5 Key Components of a Compensation Strategy

1.Salary is still the first step

Salary is the most important component of a compensation strategy, making up the majority of total compensation, while benefits, bonuses, and perks make up the rest of the package (we'll discuss each of these components in the following sections). The salary includes:

  • Basic salary (hourly wage or annual salary)
  • Frequency of payment
  • Planned salary increases, if applicable

Basic salary: Fairness is the top priority

Setting base salary can feel tricky, but the safest bet is to use reliable market data to determine the minimum, median, and maximum salaries for comparable positions. This allows you to set a salary range for each position in your company that is fair and representative of your industry. Of course, you can choose to pay below, at, or above market levels, but that depends on your overall compensation budget and how competitive the candidate market is in your industry.

Without market data, it is all too easy to resort to bias or subjective, unfair standards when setting salary ranges, e.g. by using the employee filling the position to determine the salary range for that position. This approach involves a number of risks, including:

  • You could end up offering wages that are not competitive and lose talented employees.
  • Likewise, you won't be able to attract good candidates with outdated salaries.
  • You could end up paying too much for certain positions.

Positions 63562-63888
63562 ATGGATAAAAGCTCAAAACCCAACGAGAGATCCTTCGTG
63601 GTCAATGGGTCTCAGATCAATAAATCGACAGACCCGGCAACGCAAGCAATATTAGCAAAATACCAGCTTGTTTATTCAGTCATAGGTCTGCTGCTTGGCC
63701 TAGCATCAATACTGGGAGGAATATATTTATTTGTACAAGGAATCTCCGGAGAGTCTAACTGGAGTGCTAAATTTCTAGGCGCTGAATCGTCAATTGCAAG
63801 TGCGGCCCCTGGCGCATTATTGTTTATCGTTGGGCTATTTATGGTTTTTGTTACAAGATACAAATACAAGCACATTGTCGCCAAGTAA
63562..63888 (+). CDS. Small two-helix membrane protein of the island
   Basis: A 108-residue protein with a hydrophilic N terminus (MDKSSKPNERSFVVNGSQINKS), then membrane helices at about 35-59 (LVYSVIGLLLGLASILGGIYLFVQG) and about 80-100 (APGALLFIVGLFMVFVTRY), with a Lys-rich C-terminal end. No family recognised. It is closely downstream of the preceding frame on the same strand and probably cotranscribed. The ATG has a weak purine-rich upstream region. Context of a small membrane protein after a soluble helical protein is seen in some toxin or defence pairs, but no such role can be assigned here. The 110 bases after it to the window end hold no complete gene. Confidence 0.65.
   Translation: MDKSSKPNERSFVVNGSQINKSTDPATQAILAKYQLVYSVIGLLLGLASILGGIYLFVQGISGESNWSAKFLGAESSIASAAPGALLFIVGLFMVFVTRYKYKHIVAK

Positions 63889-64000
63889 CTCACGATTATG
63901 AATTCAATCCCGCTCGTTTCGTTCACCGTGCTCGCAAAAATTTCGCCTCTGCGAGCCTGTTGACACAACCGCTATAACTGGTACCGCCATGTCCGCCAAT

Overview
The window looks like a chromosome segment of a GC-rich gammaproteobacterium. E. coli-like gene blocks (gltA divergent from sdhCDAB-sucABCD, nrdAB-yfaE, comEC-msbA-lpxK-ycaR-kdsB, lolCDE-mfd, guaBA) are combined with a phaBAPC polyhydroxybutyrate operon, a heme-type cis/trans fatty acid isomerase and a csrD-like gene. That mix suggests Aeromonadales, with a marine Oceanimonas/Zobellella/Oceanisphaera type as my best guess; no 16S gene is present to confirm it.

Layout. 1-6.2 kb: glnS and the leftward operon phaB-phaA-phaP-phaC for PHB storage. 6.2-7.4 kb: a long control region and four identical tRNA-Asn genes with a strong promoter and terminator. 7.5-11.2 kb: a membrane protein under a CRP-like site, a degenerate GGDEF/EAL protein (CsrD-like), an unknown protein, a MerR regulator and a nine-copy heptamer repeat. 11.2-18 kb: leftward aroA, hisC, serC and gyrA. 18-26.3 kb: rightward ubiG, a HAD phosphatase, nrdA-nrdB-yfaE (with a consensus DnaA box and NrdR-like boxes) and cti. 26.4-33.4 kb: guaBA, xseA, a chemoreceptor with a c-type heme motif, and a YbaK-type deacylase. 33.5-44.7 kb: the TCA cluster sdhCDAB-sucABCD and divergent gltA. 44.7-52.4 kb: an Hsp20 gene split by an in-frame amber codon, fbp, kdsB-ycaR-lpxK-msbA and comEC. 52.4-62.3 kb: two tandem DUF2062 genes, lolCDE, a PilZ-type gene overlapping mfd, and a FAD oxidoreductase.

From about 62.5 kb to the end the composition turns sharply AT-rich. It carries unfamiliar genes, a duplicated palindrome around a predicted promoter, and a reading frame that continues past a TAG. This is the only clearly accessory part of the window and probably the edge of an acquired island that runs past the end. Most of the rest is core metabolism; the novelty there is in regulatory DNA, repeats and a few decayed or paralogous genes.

• You could be held liable for wage discrimination.

With market-based salary ranges, you can ensure pay fairness in all salary decisions and profile your company as an employer who values fair and equitable pay:

  • They handle salaries more conscientiously and consistently.
  • They can reduce bias in salary decisions.
  • You will be better able to explain to your employees how and why they are compensated the way they are.

With data-driven, fair compensation as the foundation of your compensation strategy, your company can make even difficult decisions, such as: adjusting salaries to inflation.

Pay Frequency: How to Support Employees Through Scheduling

If you've already established fair salary ranges, that doesn't mean there's no more wiggle room or that you can improve this part of your compensation strategy to become more attractive to potential and current employees. As we showed above, base salary is only part of an employee's salary.

You can change the frequency of pay, such as implementing weekly paychecks instead of monthly or biweekly, to help employees feel more financially secure. In industries with high turnover and difficulty attracting workers, some employers even resort to paying their employees on a daily basis.